If it does not rain it is good to explore the Pasar Malam (night market) resplendent with street food, fresh strawberries and other tropical fruits and vegetables, dairy and meat, daily essential items and other knick knacks. What is more striking is to see the local populace flock to the market not only for procuring supplies but also for networking round the small dinner tables neatly put up under the clear evening sky enjoying their food and drink after a hard day’s labour. I was not surprised to see young people grouping to form dance circles, after dinner with the tables and chairs being cleared making room for the dance floor. Musical instruments popped out lighting the night market with vigour and vitality.
Most of my time spent at the Highlands was for trek. Early morning treks were pleasant and rejuvenating although I took extra caution in case it rained which is usually heavy splattering down without any prior notice. It is always wise to go out exploring the Highlands carrying an umbrella or wearing your raincoat.
Among the various farms I visited, the rose farm regaled me much. Aptly manicured in rows the rose shrubberies emanated a sweet scent that hung to my nasal cavity and clothes long after leaving the farm. There were roses of varying colours and sizes. Drinking to the fragrance the farm was a spectacle for the sore eyes. All you carry from here are visions of a majestic nature. Remembering Ralph Waldo Emerson -“Earth laughs in flowers.”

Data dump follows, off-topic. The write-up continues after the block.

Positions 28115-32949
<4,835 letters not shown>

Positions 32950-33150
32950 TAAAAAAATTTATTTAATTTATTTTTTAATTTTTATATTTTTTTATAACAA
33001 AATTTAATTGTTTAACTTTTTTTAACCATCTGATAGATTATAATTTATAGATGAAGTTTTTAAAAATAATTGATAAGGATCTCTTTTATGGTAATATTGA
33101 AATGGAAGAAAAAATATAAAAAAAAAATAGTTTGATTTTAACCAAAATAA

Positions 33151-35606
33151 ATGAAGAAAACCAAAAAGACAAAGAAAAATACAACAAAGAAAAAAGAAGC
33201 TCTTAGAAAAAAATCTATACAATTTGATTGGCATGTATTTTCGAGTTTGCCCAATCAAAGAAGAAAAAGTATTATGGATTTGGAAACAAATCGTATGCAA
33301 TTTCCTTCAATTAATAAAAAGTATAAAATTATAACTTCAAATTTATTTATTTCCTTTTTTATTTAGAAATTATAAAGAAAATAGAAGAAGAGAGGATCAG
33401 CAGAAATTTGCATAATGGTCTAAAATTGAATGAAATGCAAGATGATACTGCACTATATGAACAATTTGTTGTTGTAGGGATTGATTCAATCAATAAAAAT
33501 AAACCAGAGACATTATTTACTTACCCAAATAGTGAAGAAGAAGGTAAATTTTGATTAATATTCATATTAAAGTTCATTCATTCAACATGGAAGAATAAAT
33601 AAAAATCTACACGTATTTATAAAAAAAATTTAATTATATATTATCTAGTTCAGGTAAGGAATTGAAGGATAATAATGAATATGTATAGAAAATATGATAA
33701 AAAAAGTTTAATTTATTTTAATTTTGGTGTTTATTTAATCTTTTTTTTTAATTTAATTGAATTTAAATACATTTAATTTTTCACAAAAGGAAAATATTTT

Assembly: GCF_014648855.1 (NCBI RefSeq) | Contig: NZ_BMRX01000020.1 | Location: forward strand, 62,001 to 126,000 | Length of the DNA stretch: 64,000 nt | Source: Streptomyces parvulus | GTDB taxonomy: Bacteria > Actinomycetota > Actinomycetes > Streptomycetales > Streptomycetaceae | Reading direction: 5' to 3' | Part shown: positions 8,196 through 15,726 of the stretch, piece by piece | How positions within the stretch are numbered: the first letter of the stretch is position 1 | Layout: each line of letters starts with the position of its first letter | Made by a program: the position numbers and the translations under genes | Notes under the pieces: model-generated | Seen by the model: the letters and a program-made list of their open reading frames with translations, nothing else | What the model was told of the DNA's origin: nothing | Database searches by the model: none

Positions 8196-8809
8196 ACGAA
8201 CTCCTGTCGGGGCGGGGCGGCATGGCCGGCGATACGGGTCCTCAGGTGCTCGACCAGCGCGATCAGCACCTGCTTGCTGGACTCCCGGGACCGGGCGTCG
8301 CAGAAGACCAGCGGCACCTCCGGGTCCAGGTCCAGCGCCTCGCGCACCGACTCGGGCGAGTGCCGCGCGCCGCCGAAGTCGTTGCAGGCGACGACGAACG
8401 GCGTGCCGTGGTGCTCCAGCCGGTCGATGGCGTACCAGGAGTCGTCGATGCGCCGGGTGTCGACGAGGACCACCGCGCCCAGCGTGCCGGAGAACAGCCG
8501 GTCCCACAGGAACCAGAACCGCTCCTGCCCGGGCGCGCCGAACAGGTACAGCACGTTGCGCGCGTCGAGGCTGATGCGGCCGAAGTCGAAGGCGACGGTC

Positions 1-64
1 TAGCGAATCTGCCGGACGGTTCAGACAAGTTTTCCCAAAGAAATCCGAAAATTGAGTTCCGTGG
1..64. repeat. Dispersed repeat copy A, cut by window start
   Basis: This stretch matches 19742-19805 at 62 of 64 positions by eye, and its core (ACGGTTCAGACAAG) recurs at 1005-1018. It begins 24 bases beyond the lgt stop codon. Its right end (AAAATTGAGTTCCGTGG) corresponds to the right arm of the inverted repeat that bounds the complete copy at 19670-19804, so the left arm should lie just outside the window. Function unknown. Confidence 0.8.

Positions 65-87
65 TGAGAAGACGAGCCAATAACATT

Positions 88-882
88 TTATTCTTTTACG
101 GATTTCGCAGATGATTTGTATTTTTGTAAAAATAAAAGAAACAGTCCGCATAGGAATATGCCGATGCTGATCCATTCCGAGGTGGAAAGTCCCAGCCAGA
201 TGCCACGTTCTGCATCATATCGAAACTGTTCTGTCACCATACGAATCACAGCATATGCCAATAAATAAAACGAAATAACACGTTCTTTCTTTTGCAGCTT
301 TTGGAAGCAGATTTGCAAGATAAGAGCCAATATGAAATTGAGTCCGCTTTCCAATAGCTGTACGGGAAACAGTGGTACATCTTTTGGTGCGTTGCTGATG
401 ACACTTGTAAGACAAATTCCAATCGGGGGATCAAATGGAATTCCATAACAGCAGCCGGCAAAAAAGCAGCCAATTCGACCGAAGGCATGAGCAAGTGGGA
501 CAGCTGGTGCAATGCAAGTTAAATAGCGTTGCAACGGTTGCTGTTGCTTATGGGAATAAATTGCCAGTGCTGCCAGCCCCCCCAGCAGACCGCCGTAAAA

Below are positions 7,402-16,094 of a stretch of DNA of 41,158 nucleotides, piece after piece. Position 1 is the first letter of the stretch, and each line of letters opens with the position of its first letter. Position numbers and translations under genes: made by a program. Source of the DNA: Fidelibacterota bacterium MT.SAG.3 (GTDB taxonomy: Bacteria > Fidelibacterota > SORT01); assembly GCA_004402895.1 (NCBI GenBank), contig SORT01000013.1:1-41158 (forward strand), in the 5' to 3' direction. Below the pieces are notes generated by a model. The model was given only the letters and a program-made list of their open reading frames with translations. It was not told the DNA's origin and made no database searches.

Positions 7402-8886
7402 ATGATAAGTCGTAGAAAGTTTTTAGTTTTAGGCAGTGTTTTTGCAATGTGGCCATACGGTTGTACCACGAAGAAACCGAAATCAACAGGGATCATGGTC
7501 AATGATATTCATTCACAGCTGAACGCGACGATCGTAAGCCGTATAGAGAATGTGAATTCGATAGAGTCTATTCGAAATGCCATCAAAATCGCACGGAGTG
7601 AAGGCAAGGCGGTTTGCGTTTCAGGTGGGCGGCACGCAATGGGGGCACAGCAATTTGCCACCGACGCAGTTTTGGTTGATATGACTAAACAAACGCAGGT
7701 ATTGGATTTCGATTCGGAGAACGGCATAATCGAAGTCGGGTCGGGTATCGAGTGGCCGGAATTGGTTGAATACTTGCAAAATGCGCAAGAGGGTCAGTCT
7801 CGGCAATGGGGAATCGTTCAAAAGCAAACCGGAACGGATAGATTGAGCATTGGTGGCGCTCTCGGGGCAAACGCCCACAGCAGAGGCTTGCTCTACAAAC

There are other farms – lavender and blueberries and orchards – that are worthy of visiting. Bird watching in the Highlands is a favourite pastime. There is also a Buddhist temple in Tanah Rata, the resort manager informed me, which I did not find time to pay a visit to. People drove to the Highlands over long weekends to enjoy a game of golf in the cool weather. On few trekking trail you may come across aboriginal villages too. To me the Cameron Highlands was a rumination of what John Muir once echoed – “In every walk with nature one receives far more than he seeks.”